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Written by Robbin
(10/17/2011 10:28 a.m.)
in consequence of the missive, I agree ..., penned by gianni
As siblings Sophia and Edward have the same rights to a visit from Frederick. I can see the logic of attaching greater urgency, more importance to visiting Edward because of his new bride however there are significant differences in situation which gentles our captain’s choices. Frederick has never met his new sister. It seems he was at sea when the marriage took place and I imagine he wrote a very fine, heart-felt letter to her and Edward when he learned of the event. (:D) In Emma Mr. Knightley excoriates Frank Churchill for his delays in visiting his father and new bride—the estimable Poor Miss Taylor:
"There is one thing, Emma, which a man can always do, if he chuses, and that is, his duty; not by manoeuvring and finessing, but by vigour and resolution. It is Frank Churchill's duty to pay this attention to his father. He knows it to be so, by his promises and messages; but if he wished to do it, it might be done. (E, 18)
When Emma says Frank’s excuses “seem to satisfy every body else” (E, 18) Mr. Knightley responds with:
I suspect they do not satisfy Mrs. Weston. They hardly can satisfy a woman of her good sense and quick feelings: standing in a mother's place, but without a mother's affection to blind her. It is on her account that attention to Randalls is doubly due, and she must doubly feel the omission. (E, 18)
Mr. Weston is Frank’s father so his duty to him is generally weightier than the duty owed between brothers. Frank leads a life of “mere idle pleasure” (E, 18) and does not want for money or leisure: “We hear of him for ever at some watering-place or other” (E, 18). Frank could easily have made the trip to Surrey instead of a pleasure trip at almost any time had he really wanted to do it. He has no viable excuse for the months of delay. I do not feel Frederick so recently at sea and unable to perform any duty on land would be held to the same time constraints on this particular point of etiquette so that visiting Edward first is the only right course.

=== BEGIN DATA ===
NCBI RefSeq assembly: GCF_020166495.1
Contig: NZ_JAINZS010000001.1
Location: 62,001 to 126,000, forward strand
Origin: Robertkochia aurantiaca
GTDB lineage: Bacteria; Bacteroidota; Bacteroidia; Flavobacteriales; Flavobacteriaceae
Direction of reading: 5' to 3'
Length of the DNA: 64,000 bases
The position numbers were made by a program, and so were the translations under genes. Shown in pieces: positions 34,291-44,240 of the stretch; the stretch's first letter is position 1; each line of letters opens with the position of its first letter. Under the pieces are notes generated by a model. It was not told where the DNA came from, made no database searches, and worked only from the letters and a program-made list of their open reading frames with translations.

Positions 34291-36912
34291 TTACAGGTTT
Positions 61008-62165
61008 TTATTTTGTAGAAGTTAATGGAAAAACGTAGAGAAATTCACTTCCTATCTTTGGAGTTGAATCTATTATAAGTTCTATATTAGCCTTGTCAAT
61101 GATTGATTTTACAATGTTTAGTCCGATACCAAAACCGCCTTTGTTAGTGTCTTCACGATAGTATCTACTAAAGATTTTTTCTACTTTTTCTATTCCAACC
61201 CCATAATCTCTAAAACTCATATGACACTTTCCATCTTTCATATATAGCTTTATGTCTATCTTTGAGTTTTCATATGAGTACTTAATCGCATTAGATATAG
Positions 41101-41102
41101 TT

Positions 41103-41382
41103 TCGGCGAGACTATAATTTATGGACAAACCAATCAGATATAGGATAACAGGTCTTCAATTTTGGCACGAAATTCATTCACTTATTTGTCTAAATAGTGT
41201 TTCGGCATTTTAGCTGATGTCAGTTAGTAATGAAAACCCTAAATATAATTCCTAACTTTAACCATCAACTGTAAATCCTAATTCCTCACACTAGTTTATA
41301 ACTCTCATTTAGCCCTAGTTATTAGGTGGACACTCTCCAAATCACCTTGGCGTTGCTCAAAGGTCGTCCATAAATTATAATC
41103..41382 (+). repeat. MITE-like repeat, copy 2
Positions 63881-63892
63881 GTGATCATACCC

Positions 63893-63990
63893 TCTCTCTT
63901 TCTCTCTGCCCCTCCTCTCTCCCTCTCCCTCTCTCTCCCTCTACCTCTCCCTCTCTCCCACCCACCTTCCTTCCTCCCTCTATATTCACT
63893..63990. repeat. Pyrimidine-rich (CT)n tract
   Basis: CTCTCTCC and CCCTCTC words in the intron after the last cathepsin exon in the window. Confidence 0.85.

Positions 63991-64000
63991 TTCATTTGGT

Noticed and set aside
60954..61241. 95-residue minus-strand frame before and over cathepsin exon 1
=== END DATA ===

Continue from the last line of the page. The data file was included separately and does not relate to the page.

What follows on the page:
When the Crofts called this morning, (they called here afterwards, did not they?) they happened to say, that her brother, Captain Wentworth, is just returned to England, or paid off, or something, and is coming to see them almost directly… (6)
Ashore, Frederick with “true naval alertness” (6) mapped out a direct route to visit Sophy in Somersetshire then Edward in Shropshire. Cheryl makes a good point—it would be a waste of time and money to travel through Somersetshire to Shropshire just to backtrack a short time later. Frederick’s idling at Kellynch “a little longer” (8) than initially planned is not unreasonable or the purposeful avoidance of duty that is Frank’s choice to travel about the country to the “idlest haunts in the kingdom” (E, 18) instead of visiting his father. I think so long as Frederick checked out the “charms and perfections of Edward's wife” (8) in a reasonable amount of time any duty he owes them would be satisfied full measure. Of course our reading this week (14) reveals Frederick has gone into Shropshire instead of remaining at Lyme with Louisa—how interesting.
Just my opinion, thanks for reading! (:D)
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